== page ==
Australian filmmaker Tim Marshall has picked up the top gong for his short, Gorilla, at the annual Iris Prize Festival in Cardiff. The international festival recognises queer filmmakers from all corners of the globe, with the top prize £25,000 in funding and professional support to shoot a new short in the Welsh city.
Basically, this means the gay Oscar.
“Winning the Iris Prize has come at the perfect time in my career,” Marshall, 28, says. “Basically, this means the gay Oscar. With my feature film script currently being written, the opportunity to make a funded short gives me the chance to work on a project with a similar tone and use it as a selling point. It's very exciting and career-launching.”
Gorilla throws an unexpected curveball when a mysterious woman confronts a new gay couple, posing complicated questions with no easy answers. “I chose to give my character his answers in a way that would terrify and bewilder him,” Marshall says. “It was important to me that I took the narrative in a bold direction.”
The short's inventiveness caught the eye of this year's judging panel, including last year's winner, Melbourne-based Grant Scicluna. “Gorilla stood out for its inventiveness and playfulness with the short form,” Scicluna says. “It is operating on its own weird set of rules that makes you want to watch it over again to grasp. The performances are brilliant and it says something deep about randomness in our lives.”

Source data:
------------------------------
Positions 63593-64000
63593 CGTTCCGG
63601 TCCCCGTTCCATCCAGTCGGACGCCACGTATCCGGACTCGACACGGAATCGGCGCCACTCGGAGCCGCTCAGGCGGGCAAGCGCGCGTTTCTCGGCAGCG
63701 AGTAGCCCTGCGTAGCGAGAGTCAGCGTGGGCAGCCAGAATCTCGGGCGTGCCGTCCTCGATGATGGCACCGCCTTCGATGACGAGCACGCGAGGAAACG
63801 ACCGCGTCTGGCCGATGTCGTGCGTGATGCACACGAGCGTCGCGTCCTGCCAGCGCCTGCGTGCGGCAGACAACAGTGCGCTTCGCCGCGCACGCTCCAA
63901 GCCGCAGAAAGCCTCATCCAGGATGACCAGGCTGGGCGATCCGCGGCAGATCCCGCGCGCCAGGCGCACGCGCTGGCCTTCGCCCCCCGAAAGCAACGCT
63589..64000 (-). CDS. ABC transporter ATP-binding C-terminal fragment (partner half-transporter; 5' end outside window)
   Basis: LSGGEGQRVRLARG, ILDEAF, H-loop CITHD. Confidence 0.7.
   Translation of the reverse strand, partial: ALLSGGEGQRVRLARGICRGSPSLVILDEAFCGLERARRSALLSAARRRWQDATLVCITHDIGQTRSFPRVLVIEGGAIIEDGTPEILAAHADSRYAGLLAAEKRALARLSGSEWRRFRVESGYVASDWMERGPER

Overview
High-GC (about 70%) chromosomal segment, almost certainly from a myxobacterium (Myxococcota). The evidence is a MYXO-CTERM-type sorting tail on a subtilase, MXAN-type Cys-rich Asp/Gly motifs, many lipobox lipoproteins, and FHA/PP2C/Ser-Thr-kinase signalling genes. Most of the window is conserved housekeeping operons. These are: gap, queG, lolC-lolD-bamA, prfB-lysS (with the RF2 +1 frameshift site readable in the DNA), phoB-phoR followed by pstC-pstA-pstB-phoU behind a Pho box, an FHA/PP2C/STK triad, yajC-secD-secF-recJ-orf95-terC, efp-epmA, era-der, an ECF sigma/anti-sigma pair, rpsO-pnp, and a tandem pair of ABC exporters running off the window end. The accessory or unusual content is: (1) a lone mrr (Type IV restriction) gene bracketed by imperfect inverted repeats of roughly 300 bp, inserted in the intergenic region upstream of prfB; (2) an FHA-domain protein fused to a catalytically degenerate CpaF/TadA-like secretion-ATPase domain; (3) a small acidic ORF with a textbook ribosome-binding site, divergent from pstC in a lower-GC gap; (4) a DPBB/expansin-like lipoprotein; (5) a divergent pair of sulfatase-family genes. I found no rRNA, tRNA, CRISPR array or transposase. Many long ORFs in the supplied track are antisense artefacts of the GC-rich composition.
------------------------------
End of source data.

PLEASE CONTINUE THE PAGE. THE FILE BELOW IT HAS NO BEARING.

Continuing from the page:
Two further Australian directors were highly commended by this year's jury - Nick Verso, for The Last Time I Saw Richard, and Laura Scrivano, for The Language of Love, recognised by the youth jury. “The standard of Australian LGBT short filmmaking is world-class and turning heads,” Scicluna says.
Scicluna returned to Cardiff to shoot his new short, Hurt's Rescue, based on a short story by American writer Todd Grimson. “It's an unsettling and scary story about the many ways in which we embrace servitude in our lives,' Scicluna says. His winning short from last year, The Wilding, about a relationship between two boys in a juvenile detention centre, also scored the SBS Television Award at the 2012 St Kilda Film Festival (The film screened in SOS earlier this year).
“Winning was unexpected and overwhelming,” he says. “I felt incredibly proud of everyone's work on The Wilding. What the Iris Prize does for LGBT film worldwide is amazing and I feel honoured to be a part of it.”
Marshall says he can't wait to return to Cardiff next year and start work on a new short with the prize fund. “Queer film that is bold, brave and challenging needs to be made and needs to continue being recognised. The Iris Prize gives a vital voice to queer filmmakers who are pioneering new and innovative stories.”
He's looking forward to donning the judge's cap next year. “I am already so excited about what fantastic queer films are out there, waiting to be seen. I will be looking out for filmmakers who aren't afraid of their own voice and can step away from the crowd."